How Will You Grow? Licensing v. Franchising

Dec 28, 2019 | Best Protection Practices, Expanding Your Business, Trademarks

So you want to expand your business? You want the checks to come in based on a source of income other than your own long hours? How do you do this? There are a myriad ways to expand. Among those ways are licensing and franchising.

What is licensing? What is franchising?

Licensing involves a contract between your company and another company in which your company grants the other company the right to use your product or intellectual property in exchange for the payment of royalties and/or annual fees. Franchising involves the use of the name of your company, payment of initial fees, monthly fees and/or royalties, and control over the franchised business through operation manuals and/or business assistance.

The nature of each business’s products and/or services usually will dictate whether licensing, franchising, or some other arrangement will work best. You should consult an attorney to determine which arrangement fits your particular business.

The choice between licensing & franchising should be made wisely…

However, if licensing and franchising both appear to be suitable for your business model, beware the choice of a licensing arrangement. If the licensing agreement is not done correctly or if it is the wrong choice between the two, you could implicate franchising law.

If you are subject to franchise law but have not followed the rules and regulations for reporting and disclosure, the Federal Trade Commission (“FTC”) and/or an equivalent state agency can file a lawsuit against your company and/or you individually with the possibility of fines of $11,000 for each violation and the freezing of corporate and/or personal assets. Therefore, the decision between franchising and licensing should not be taken lightly and should always be made with the advice of an attorney.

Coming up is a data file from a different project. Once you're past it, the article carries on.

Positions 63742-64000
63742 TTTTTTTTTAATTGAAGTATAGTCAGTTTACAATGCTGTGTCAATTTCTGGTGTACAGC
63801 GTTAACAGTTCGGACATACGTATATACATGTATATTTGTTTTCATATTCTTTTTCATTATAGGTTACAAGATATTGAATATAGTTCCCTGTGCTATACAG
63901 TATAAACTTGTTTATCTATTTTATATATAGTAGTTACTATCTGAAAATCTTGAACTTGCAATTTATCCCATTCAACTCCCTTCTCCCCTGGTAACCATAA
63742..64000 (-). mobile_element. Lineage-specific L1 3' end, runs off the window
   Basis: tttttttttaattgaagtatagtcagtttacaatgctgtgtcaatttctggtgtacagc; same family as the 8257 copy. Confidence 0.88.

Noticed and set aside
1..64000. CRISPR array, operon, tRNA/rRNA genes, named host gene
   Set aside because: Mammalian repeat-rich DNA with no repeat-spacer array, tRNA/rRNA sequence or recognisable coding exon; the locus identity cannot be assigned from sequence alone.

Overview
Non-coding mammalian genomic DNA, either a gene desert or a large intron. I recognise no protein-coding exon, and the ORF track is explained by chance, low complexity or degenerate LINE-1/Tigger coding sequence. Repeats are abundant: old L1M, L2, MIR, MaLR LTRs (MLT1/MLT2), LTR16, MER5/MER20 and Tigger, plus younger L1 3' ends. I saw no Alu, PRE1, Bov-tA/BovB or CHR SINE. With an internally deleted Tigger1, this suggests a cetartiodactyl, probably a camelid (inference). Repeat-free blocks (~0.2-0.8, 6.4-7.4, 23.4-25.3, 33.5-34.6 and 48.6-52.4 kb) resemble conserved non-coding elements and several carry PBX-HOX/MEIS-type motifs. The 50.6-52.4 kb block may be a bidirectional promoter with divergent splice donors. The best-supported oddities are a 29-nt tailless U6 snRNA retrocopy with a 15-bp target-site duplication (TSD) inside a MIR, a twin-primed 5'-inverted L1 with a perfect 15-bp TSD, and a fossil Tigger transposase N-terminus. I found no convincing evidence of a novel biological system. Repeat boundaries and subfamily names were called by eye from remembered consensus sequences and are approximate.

What are the benefits and drawbacks of licensing vs. franchising?

The benefits of licensing a product include minimal up front costs and little time investment. However, when you license a product or your intellectual property, you relinquish some control over it and the financial rewards may not be as large as other types of expansion.

Conversely, franchising allows you a significant amount of control over the manner in which your goods and/or services are sold and the financial rewards potentially can be substantial. But, the time and financial investments are more burdensome than a licensing arrangement. Because the FTC requires extensive disclosure by the franchisor and heavily regulates the franchising industry, much money and time is spent having an attorney set up and oversee the franchise.

Whatever your business and whatever your choice for expansion, consult an attorney first so that you provide your company with a solid legal foundation before your growth. The Strain Law Firm specializes in franchising and licensing legal services. Call us at 912-963-1776 to find out more.